Guests: and

Key Passages

Phil. 3:20 — Our citizenship is in heaven.
2 Cor. 5:1-10 — The believer longs for something better.
Rom. 8:18-25 — The whole creation waits and groans in hope.

Descriptions of a restored world

Isa. 11:6-9 — A safe, vegetarian animal kingdom
Isa. 35:5-10 — Healthy people, no lions
Isa. 65:17-25 — Permanent homes, no premature death
Isa. 66:22-24 — Everyone worships, sinners are no more
Zech. 14:1-21 — Heartland secure, trouble on the perimeter
Rev. 21:1-4 — God dwells with us, no sorrow or death
Rev. 22:1-5 — Great city, healthy people, God is there

Though delayed, restoration is sure:

Matt. 24:29-44 — Like a thief, he comes by surprise.
Matt. 24:45-51 — He is delayed, then comes by surprise.
Matt. 15:1-13 — Even the wise virgins slept while waiting.
Matt. 25:31-46 — Did we help the needy while we waited?

Discussion Questions:

1. Christians believed that God created a good world which was then tainted by sin. While we wait for restoration, are we to be world-affirming or world-denying?
2. In what important ways does the new world differ from the one we know at present? In what ways will it be the same?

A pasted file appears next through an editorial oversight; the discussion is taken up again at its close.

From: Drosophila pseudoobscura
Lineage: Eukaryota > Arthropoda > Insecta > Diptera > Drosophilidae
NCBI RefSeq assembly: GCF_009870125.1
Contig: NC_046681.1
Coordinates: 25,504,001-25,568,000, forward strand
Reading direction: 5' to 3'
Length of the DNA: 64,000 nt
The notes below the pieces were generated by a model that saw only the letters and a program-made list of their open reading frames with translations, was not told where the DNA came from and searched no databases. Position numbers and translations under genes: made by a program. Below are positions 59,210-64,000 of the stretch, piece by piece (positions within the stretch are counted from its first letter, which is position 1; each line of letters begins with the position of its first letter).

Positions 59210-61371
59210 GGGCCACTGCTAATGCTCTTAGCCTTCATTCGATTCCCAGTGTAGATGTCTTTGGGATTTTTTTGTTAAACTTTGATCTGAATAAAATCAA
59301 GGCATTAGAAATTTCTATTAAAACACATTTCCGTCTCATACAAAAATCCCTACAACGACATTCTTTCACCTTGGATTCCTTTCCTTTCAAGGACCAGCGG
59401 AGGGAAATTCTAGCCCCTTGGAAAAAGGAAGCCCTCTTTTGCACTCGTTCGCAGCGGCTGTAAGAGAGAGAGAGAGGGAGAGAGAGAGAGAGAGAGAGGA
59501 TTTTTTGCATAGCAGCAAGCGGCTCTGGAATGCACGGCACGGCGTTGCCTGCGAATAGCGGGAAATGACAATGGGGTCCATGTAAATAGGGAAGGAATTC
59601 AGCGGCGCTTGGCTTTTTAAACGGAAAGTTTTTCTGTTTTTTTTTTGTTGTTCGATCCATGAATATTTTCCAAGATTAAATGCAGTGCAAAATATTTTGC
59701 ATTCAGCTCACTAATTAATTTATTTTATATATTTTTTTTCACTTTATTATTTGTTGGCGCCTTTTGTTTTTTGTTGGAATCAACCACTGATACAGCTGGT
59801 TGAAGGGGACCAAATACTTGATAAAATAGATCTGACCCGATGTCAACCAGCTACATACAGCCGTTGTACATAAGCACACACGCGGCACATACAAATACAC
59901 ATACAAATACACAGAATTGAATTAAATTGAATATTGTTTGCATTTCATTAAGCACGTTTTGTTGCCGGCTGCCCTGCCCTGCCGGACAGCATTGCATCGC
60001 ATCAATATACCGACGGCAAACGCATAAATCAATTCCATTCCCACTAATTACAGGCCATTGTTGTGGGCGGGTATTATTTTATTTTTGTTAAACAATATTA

3. Why is it that many moderns are prepared to live for this world only, without a future hope?
4. What clues do we have from the biblical accounts that would suggest that the Bible writers did not always know how to envision or describe the restored creation?
5. Is it a legitimate goal for the Christian to seek to establish heaven on earth, as long as we realize that this is not our final home? What heavenly features should we seek to incorporate into this present evil world?
6. Apparently, for much of the Old Testament period at least, God’s people were not so concerned about restored individual life as they were about living on through their children. Could this help us to understand how culture can play a role in shaping our thinking about the future?

Comments are closed.